Population boom in Hyderabad hindering development, say experts

Hyderabad is the sixth most populous city in the country and like all fast-growing cities, Hyderabad is also facing civic problems.
Representative Image
Representative ImagePhoto | Express

HYDERABAD : Hyderabad stands as the sixth most populous city in the country with a population of 1.1 crore. When compared to 2023, the city’s population increased by 2.48%.

With World Population Day falling on July 11, experts say that the rising population is impacting development, creating pressure on social infrastructure, sanitation, housing, food, water, energy, employment, education and other matters. This hinders sustainable development for future generations, they add.

Delhi is the most populated city in the country with a population of 3.38 crore, followed by Mumbai (2.16 crore), Kolkata (1.55 crore), Bengaluru (1.4 crore), Chennai (1.2 crore), Hyderabad (1.1 crore) and Ahmedabad (88 lakh). These population estimates and projections come from the latest revision of the UN World Urbanisation Prospects. These estimates represent the urban agglomeration of Hyderabad, including adjacent peripheral areas.

An online report said that like all fast-growing cities, Hyderabad is also facing civic problems. Housing, drinking water, electricity and public transport facilities are becoming scarce and not growing in accordance with the rising population. The impact of population growth is seen in education, medicine, pollution, air quality, cleanliness, solid waste management and the environment, among others, it added.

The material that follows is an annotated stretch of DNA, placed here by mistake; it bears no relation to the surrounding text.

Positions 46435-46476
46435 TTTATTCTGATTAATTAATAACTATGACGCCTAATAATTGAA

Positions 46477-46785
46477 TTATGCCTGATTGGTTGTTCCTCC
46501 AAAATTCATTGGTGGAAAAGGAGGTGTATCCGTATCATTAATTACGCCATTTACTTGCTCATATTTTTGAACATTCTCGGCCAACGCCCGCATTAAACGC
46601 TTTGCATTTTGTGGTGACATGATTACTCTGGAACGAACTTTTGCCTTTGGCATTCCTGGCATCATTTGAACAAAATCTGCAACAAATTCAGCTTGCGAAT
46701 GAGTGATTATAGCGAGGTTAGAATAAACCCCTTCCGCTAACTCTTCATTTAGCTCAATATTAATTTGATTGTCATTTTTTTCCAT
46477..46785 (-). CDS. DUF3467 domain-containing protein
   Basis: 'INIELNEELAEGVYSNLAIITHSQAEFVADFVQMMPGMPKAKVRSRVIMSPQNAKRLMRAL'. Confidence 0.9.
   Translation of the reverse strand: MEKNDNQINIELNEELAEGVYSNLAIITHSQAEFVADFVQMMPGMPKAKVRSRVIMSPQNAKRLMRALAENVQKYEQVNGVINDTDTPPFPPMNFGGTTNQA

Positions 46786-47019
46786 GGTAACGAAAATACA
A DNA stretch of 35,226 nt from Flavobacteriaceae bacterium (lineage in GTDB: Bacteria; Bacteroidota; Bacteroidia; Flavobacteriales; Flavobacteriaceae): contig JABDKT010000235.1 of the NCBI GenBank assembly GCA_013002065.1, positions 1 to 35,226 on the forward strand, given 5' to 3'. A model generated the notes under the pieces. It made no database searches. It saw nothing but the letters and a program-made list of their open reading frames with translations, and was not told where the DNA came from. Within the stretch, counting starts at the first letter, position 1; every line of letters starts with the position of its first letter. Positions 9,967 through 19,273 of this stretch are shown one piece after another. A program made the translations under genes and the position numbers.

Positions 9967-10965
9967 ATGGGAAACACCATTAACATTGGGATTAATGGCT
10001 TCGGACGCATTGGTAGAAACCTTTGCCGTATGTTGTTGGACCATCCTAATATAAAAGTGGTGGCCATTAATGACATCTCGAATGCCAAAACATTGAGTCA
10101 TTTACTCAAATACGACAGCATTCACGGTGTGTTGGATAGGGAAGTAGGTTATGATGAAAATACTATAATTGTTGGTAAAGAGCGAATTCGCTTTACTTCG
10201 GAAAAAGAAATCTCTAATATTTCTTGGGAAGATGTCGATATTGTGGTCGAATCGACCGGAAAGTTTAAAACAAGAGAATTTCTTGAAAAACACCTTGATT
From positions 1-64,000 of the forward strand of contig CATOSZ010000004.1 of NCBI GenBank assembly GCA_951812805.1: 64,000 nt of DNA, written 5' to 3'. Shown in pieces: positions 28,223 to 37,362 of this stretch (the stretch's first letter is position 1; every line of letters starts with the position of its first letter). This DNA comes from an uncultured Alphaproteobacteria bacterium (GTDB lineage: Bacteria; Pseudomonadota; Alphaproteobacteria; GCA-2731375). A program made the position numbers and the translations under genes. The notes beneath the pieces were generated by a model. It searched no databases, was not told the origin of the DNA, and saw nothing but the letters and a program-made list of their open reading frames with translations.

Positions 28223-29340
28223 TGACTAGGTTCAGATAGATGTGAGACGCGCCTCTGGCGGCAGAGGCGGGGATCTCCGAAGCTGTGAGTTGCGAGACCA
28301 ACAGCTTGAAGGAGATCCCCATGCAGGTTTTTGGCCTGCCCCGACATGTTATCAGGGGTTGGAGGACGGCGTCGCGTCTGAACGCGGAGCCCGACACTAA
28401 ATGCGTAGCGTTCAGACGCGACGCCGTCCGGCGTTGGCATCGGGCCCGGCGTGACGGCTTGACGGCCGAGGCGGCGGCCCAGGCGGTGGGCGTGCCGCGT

It emphasised that if there is no foresight, there is a risk that the problems will escalate. The city is already seeing traffic jams, flooding, lack of lung space and lack of enough public toilets, the report added.

Around 13% of Hyderabad’s population lives below the poverty line. There are at least 1,475 slums in the city with a population of at least 17 lakh, depending on public services from the government. Though the government is making efforts to create infrastructure by laying roads, flyovers, bridges, and water, sewage and stormwater systems, a lot still needs to be done as the population multiplies, hindering development, the report mentioned.

Encroachment of waterbodies, degradation of green cover and a sharp increase in personal vehicles on city roads are examples of the population explosion, it added.

Although the growing population is helping development on one side, it has become a challenge to maintain living standards on the other side. Urban affairs experts say that sustainable development along with strategic urban planning is crucial.

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The New Indian Express